April 4, 2017


The collapse of a 250-foot span of an elevated section of Interstate 85 just north of downtown Atlanta last week was big news, not only in Atlanta and the Southeast but nationwide, in part because it was both spectacular and rare.

But it also was because everyone around the country who regularly, or even occasionally, needs to drive through a crowded and congested big city instantly recognized how enormous a disruption such an event will be for drivers.

Fire and highway design and safety inspectors continued to study over the weekend what caused the fire that led to the collapse of that 250-foot section of northbound I-85. The fire also so severely damaged adjacent sections of freeway that 350 feet of both the northbound and southbound lanes will have to be entirely replaced. Police arrested three men believed to be homeless in connection with the fire, which investigators believe was intentionally set.

The incident began during late afternoon rush hour on March 30 when construction materials stored under the overpass began burning. Vehicles passing overhead continued to drive through the smoke before it got so thick that local and state police units shut down the highway in both directions and began routing traffic onto side streets.

The back-up stretched more five miles in both directions on I-85. Traffic on nearby Interstate 75, which joins up I-85 just south of the I-85 collapse location for their joint run through the heart of Atlanta, and heavily traveled GA400 north of the collapse zone also was slowed to a crawl. Overloaded surface streets ground quickly to a standstill. Reports abounded of people being delayed by four or five hours by the situation.

Collapse will affect traffic for months

Such events are, by definition, rare and unpredictable. But when they happen the impact on motorists is both profound and long lasting. Maybe the most heavily impacted are commercial drivers and their vehicles, whether they’re long-haul operators just passing through an affected area or a local delivery truck and van operator who has to pass through the affected area multiple times a day.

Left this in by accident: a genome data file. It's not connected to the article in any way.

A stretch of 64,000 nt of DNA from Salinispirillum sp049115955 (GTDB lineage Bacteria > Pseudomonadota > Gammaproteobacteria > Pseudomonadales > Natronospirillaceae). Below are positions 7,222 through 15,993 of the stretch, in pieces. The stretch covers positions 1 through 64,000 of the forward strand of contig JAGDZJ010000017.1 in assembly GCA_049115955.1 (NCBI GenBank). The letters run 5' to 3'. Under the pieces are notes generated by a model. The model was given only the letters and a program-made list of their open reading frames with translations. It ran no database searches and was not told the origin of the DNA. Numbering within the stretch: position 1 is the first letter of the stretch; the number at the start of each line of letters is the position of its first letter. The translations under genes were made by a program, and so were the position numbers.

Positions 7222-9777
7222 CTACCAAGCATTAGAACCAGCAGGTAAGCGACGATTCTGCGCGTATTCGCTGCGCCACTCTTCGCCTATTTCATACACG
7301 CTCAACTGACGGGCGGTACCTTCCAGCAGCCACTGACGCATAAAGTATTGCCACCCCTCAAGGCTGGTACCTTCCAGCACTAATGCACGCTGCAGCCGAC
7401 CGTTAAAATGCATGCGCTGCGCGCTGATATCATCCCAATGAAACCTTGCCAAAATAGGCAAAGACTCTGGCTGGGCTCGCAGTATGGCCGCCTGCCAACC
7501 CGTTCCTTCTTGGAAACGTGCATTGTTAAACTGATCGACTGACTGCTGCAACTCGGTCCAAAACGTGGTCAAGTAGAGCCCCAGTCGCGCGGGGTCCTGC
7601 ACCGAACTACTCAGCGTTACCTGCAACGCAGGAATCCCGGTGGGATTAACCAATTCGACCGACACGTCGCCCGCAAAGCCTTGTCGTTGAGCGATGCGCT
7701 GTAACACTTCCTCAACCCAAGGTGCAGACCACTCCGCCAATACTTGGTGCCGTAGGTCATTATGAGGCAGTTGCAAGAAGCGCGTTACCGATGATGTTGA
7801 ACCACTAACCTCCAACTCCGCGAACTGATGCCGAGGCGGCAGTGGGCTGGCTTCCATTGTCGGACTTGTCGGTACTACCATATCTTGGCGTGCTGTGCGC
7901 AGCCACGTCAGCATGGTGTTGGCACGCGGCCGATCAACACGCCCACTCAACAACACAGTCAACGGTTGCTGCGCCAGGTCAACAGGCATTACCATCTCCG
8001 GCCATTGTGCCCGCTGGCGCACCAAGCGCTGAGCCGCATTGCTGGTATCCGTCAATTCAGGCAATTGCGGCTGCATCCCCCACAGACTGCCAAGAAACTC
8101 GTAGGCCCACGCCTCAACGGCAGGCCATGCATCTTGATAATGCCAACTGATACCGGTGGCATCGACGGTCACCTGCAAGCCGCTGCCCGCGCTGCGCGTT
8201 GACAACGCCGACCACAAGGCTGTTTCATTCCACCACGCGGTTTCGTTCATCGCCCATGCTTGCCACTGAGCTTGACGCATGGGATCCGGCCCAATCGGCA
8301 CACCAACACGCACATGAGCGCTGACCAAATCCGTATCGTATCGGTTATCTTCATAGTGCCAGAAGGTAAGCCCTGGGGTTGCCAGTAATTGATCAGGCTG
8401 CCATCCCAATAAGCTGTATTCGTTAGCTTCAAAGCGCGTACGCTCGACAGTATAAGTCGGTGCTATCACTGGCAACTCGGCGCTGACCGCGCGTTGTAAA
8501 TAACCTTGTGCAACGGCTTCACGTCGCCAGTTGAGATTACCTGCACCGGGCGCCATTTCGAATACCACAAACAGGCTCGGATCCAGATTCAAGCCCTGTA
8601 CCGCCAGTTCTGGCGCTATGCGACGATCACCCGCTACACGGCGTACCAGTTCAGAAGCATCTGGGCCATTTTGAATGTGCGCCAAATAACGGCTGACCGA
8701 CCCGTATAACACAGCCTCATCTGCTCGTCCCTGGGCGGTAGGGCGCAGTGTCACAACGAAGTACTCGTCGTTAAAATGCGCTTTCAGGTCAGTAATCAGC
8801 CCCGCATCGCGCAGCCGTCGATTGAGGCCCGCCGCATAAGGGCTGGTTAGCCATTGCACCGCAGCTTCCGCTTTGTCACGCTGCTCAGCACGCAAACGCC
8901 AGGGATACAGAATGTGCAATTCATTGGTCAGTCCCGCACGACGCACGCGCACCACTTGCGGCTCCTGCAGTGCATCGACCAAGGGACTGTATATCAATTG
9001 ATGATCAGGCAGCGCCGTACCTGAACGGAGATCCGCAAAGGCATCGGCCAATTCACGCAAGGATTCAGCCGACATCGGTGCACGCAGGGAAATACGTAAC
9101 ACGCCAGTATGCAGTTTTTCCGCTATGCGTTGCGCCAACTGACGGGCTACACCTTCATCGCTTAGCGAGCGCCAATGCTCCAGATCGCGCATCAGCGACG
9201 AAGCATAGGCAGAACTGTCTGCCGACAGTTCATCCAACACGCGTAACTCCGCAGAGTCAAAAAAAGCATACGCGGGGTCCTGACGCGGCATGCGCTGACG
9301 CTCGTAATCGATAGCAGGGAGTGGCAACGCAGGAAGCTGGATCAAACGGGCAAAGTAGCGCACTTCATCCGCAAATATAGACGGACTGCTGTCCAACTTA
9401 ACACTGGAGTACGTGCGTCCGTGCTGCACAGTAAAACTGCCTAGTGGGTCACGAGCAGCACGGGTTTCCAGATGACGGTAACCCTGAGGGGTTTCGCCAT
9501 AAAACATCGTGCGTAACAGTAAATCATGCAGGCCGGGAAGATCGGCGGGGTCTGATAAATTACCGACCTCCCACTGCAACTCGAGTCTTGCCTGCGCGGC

Atlanta, the hub of the Southeast, already was the region’s most congested city and one of the most congested in the nation. Now, navigating these already crowded streets will be a huge frustration for local drivers and an enormous business challenge for commercial drivers for months to come.

City and state officials aren’t able yet to put a date on when the destroyed and damaged sections of I-85 will be replaced. But, based on how long it took for the Interstate 35 bridge over the Mississippi River in Minneapolis to be replaced after a tragic and deadly collapse in 2007, expect driving in and through Atlanta to be even more difficult than usual for six months or more. The new bridge in Minneapolis opened just under 14 months after the old bridge fell into the Mississippi. The effected highway in Atlanta is only about a sixth as long as the Minneapolis bridge, and it’s built over dry ground. But the Atlanta highway is five lanes wide in each direction while the Minneapolis bridge was only two lanes wide.

Managing around unexpected delays requires better routing

For commercial drivers it’s going to be critical that they be able to navigate around the many slow-downs and closures that are going to be caused by the collapse. This is going to be a testing ground. For those carriers that are more technologically savvy and have dynamic routing capabilities, losing I-85 is going to be a hindrance but not a roadblock. For those that aren’t using these advance routing technologies, losing I-85 and getting stuck in backups and detours could literally kill their business.

Carriers that already utilize technologies like advanced mapping, routing, dispatching and analytic hardware and software in both the truck cab have the advantage. Ideally, dispatchers and drivers can work together before the truck ever leaves the loading dock to find the best way to avoid big choke points, like I-85 promises to be for months.

This hardware and software can help drivers learn of sudden new backups far enough in advance to find alternate routes around the problem area, like Interstate 285, which loops most of the Greater Atlanta area. Even then, alternate roads are likely to be unusually congested or jammed because of all the extra traffic they’re being forced to accommodate. Onboard technology, again, can direct drivers to use the least congested of the available alternate routes.

And if drivers are unfortunate enough to be so close to an unexpected event that they can’t divert to another major highway, the same onboard technology can, at the very least, guide them through crowded city streets in ways that can keep them from being trapped in gridlock or ensnared by streets that simply aren’t compatible with larger vehicles.

At the same time, onboard analytics can keep dispatchers informed about what’s going on with their trucks and drivers. In some cases, those dispatchers might be able to provide useful advice or instructions to help minimize the frustration and costs of such delays. And in most cases they will, at the very least, be able to alert customers that their shipments are being delayed by unexpected or extraordinary highway conditions.

For the companies that don’t have these capabilities, the negative economic impact on those drivers, the companies they drive for, and the customers whose goods they haul could be extraordinary.